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orientation


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1. In face-to-face interaction, the direction in which the head, gaze, and/or torso of a communicator is facing or angled relative to another participant (broadly, towards or away from them). Where people do not know each other well, leaning forward towards the other person is usually associated with more liking, higher involvement, or deference. See also personal space; posture.

2. In visual representation, see frontality; landscape format; portrait format.

3. In communication theory and functionalist media sociology, the functional focus of a communicative act (see communicative functions; concept-oriented communication; interaction-oriented communication; meaning-oriented communication; media functions; message-oriented communication; person-oriented communication; process-oriented communication; receiver-oriented communication; role-oriented communication; sender-oriented communication; socio-oriented communication; task-oriented communication). Advertising may be product-oriented (see product-information format) or user-oriented (see personalized format). A competent professional writer composing a complex text tends to move from a writer-oriented phase to a reader-oriented one.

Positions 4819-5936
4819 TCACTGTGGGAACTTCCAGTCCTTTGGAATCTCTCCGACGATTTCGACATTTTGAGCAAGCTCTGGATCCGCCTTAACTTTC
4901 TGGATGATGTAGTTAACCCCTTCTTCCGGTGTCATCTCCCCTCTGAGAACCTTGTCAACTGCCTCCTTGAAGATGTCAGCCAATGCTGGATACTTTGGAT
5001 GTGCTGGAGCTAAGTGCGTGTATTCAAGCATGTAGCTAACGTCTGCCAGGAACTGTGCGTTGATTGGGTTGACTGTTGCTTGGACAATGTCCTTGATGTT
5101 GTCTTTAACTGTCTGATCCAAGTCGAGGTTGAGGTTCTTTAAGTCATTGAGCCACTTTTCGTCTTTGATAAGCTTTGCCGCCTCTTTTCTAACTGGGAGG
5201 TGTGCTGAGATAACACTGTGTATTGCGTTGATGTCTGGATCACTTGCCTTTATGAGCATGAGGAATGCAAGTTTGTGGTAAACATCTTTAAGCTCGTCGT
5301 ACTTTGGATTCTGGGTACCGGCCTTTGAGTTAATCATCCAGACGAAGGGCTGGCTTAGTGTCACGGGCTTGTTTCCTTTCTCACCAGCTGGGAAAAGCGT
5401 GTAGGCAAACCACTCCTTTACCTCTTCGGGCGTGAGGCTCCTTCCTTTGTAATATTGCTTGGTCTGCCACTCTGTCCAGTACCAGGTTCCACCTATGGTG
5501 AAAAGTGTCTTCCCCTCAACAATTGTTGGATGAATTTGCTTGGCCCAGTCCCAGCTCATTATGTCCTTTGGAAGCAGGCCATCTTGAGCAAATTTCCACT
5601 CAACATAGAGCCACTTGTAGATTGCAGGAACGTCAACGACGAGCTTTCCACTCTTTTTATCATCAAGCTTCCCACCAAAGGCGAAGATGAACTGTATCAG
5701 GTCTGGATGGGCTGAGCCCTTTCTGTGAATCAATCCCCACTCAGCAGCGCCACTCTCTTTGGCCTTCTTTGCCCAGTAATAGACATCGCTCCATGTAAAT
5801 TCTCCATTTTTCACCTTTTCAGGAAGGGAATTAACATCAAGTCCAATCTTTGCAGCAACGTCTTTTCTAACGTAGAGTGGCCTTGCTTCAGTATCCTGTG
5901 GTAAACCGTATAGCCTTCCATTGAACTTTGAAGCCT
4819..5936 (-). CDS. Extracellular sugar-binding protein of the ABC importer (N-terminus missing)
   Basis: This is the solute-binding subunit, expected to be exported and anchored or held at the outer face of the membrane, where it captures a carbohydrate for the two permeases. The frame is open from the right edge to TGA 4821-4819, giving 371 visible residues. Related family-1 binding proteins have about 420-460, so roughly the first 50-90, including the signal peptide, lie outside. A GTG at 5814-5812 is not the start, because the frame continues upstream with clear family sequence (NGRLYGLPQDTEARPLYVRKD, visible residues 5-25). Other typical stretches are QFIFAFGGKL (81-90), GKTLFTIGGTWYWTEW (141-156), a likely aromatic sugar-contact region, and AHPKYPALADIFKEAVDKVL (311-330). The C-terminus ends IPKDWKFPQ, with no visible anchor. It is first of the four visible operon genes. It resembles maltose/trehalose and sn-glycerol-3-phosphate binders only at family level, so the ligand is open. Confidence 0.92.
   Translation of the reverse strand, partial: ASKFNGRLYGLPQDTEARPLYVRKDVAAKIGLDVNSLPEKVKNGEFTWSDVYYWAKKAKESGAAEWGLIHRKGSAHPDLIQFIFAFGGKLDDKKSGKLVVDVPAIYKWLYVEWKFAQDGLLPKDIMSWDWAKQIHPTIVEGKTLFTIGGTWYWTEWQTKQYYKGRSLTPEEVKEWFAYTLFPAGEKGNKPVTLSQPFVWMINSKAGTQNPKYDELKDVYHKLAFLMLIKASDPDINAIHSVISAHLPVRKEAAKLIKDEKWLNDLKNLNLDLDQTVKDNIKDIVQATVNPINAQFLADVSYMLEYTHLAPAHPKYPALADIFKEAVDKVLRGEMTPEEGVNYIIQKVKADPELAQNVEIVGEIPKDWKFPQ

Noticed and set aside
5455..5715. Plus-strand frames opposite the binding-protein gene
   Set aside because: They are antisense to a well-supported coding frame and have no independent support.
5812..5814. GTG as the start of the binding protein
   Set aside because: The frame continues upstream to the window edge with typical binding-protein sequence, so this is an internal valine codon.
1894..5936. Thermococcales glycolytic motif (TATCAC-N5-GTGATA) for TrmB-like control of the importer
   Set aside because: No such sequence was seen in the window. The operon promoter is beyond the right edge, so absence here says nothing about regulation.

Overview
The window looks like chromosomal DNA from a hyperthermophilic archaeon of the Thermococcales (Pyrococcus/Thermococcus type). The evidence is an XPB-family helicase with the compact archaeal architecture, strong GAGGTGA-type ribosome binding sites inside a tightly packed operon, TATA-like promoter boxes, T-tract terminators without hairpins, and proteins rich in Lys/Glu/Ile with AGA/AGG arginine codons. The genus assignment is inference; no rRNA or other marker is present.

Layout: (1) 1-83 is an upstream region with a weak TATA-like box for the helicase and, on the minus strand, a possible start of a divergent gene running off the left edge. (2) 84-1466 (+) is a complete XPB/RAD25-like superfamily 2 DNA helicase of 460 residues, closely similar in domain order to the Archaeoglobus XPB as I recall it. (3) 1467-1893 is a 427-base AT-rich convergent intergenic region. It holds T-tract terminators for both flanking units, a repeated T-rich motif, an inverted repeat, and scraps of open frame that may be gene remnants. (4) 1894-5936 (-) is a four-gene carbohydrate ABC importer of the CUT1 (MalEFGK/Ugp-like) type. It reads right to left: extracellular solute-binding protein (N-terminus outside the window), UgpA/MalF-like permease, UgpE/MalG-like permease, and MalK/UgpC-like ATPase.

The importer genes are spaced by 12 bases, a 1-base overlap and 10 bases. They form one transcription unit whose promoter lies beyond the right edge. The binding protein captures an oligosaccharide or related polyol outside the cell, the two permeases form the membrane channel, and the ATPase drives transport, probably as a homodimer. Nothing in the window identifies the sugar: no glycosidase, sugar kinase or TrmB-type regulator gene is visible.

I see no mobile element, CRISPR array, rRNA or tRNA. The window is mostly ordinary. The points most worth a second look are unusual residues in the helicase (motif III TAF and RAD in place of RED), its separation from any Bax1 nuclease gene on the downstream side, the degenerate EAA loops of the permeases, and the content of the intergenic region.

4. (linguistics) The dominant linguistic function in an act of communication, or the constituent element in a communication model which is the focus for a particular function (e.g. the code-oriented metalingual function in Jakobson's model).

5. In cross-cultural comparisons, for group-orientation see collectivistic cultures; for individual-orientation, see individualistic cultures.

6. For value-orientation, see values.

7. For sexual orientation, see sexual identity.

Subjects: Media Studies.


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